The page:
ordination of women to all orders of the Anglican church of Australia comes from my
reading of Scripture and a conviction about the Gospel.
It comes form a reading of Genesis that sees male dominance over women as a curse
of the Fall and a distortion of creation order. (Gen 1.27; 3.16)
It comes from a conviction that the primary trajectory of the New Testament is one
that allows, provides for, and supports the full participation of women in ministerial
leadership.
According to Gospel tradition, Jesus appears not only as a unique and radical reformer
of the place of women in a society that regarded women as minors all their life, but at
Easter, made women the first witnesses to that event which is at the heart of the
apostolic message, prompting St Augustine to call Mary Magdalene the ‘apostle to the
apostles’.
1
In the Lukan tradition, women share in the Pentecostal outpouring of the Spirit and
there is no reason at all to presume they remained in modest silence, since Peter
1
Rith B. Edwards,
The Case for Women’s Ministry.
London: SPCK, 1989 p. 100.
himself quotes Joel: ‘I will pour out my spirit on all flesh and your sons and your
daughters shall prophesy’. (Acts 21.9)
Supporting this account is the statement that
the daughters of Philip exercised this high ministry gift. (Acts 21.9)
And Paul, to whom we attribute those famous words about the Church being built on
the foundation of the apostles and prophets, tells us that women prophesied in the
Pauline churches and that prominent among the apostles was a woman called Junea,
the feminine name being favoured by early manuscripts (Eph 2.20, 1 Cor 11.5, Rom
16.7)
There are, in Paul, passages urging modest behaviour upon women and restraining
them within the gathered assembly in greater detail.
But, let me touch on one; the section of 1 Corinthians 11, which deals with headship
and head covering (1 Cor 11.2-16). I was struck by John Calvin’s commentary on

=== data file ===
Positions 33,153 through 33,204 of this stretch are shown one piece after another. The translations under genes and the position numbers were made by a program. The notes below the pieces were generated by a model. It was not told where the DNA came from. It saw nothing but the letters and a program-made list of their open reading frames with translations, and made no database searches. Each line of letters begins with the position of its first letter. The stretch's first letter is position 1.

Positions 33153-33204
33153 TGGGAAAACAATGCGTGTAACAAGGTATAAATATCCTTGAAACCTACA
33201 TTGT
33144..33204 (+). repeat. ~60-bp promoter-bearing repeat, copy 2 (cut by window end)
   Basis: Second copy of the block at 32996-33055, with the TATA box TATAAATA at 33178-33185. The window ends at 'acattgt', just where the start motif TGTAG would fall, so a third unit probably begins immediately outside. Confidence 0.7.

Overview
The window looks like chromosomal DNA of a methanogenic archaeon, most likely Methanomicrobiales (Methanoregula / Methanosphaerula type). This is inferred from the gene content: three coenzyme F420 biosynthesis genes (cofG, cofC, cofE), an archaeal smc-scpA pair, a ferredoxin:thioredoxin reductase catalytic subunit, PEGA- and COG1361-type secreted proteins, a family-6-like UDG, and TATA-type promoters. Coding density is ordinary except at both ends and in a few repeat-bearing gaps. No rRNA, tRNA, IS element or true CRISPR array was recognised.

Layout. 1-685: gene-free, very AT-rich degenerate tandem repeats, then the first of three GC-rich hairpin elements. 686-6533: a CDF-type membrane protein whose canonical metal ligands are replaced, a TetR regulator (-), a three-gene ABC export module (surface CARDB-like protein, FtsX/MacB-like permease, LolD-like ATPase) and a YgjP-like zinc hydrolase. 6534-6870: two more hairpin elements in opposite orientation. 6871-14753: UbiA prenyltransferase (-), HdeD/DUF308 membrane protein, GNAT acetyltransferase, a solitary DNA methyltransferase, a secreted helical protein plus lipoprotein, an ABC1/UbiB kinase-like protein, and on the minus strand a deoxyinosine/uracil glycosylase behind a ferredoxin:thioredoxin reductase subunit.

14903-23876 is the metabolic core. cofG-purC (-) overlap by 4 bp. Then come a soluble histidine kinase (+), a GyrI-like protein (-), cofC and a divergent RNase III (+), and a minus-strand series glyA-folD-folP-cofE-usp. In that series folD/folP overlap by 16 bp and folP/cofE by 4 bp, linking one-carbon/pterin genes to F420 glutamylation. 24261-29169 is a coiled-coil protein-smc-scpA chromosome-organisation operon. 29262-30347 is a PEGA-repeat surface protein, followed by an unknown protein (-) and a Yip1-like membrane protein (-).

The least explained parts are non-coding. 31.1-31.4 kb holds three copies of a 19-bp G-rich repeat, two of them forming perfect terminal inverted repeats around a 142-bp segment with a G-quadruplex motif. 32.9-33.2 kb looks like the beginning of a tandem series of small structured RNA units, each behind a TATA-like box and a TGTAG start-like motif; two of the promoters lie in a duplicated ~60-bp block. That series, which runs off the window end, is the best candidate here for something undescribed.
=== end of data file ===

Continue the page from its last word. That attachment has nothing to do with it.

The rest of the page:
these verses. In regard to the specific instructions in this passage about the conduct of
women in the church, Calvin says two things:
1.
They were to do with suitable and profitable government, which, according to
Calvin, every church had liberty to frame for itself and which differentiates
from essential doctrine.
2.
they were matters of decorum, about not disturbing civil order.
And he concludes: ‘In fine, the rule to be observed here is decorum. If that is secured,
Paul requires nothing more.’ (Commentary on 1Cor 11.4-5)
Whether we agree with Calvin here, in whole or in part, he certainly raises some
issues.
But what is clear from this passage, and what Scripture in its wholeness calls us to
recognise, is the theme of created complementarity of male female, women and man.
And it is that created complementarity, that wholeness in all the orders of our
ministry, that is my vision as I bring this bill before General Synod.
My friends, I believe the prevailing trajectory of the Scripture is one that allows,
indeed provides, the full participation of women in ministerial leadership.
I believe our church is called to receive the ordination of women to the Episcopate.
But I also believe that our very being as a church should be relational, that we are
called to live together respectfully even with greater diversity, that we are called to
provide for each other even where we disagree, and we are called to struggle towards
trust even when the struggle is daunting.
That’s what this Bill is about members of General Synod. I urge you to support it.